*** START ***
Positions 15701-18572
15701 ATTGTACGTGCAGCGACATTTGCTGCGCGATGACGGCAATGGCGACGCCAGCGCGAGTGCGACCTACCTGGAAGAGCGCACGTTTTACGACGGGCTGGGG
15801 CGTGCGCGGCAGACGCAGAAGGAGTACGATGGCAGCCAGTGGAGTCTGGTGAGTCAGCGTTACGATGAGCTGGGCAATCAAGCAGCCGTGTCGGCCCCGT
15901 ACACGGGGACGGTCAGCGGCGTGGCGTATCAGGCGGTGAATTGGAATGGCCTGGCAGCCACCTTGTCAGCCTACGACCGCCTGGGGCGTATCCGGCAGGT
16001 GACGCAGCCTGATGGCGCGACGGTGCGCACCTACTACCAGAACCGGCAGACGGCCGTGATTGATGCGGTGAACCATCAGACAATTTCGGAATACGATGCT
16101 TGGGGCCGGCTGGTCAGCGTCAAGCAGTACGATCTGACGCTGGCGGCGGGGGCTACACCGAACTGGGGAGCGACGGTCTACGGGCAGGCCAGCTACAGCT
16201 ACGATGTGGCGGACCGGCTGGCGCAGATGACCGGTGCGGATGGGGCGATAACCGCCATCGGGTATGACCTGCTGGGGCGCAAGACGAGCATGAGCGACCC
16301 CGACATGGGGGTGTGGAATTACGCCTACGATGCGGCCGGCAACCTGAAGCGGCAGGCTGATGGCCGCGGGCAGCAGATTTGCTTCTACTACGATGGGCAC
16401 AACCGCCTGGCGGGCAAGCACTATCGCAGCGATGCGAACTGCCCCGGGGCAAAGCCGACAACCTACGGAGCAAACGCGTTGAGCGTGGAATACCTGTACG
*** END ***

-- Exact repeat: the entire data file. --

Positions 15701-18572
15701 ATTGTACGTGCAGCGACATTTGCTGCGCGATGACGGCAATGGCGACGCCAGCGCGAGTGCGACCTACCTGGAAGAGCGCACGTTTTACGACGGGCTGGGG
15801 CGTGCGCGGCAGACGCAGAAGGAGTACGATGGCAGCCAGTGGAGTCTGGTGAGTCAGCGTTACGATGAGCTGGGCAATCAAGCAGCCGTGTCGGCCCCGT
15901 ACACGGGGACGGTCAGCGGCGTGGCGTATCAGGCGGTGAATTGGAATGGCCTGGCAGCCACCTTGTCAGCCTACGACCGCCTGGGGCGTATCCGGCAGGT
16001 GACGCAGCCTGATGGCGCGACGGTGCGCACCTACTACCAGAACCGGCAGACGGCCGTGATTGATGCGGTGAACCATCAGACAATTTCGGAATACGATGCT
16101 TGGGGCCGGCTGGTCAGCGTCAAGCAGTACGATCTGACGCTGGCGGCGGGGGCTACACCGAACTGGGGAGCGACGGTCTACGGGCAGGCCAGCTACAGCT
16201 ACGATGTGGCGGACCGGCTGGCGCAGATGACCGGTGCGGATGGGGCGATAACCGCCATCGGGTATGACCTGCTGGGGCGCAAGACGAGCATGAGCGACCC
16301 CGACATGGGGGTGTGGAATTACGCCTACGATGCGGCCGGCAACCTGAAGCGGCAGGCTGATGGCCGCGGGCAGCAGATTTGCTTCTACTACGATGGGCAC
16401 AACCGCCTGGCGGGCAAGCACTATCGCAGCGATGCGAACTGCCCCGGGGCAAAGCCGACAACCTACGGAGCAAACGCGTTGAGCGTGGAATACCTGTACG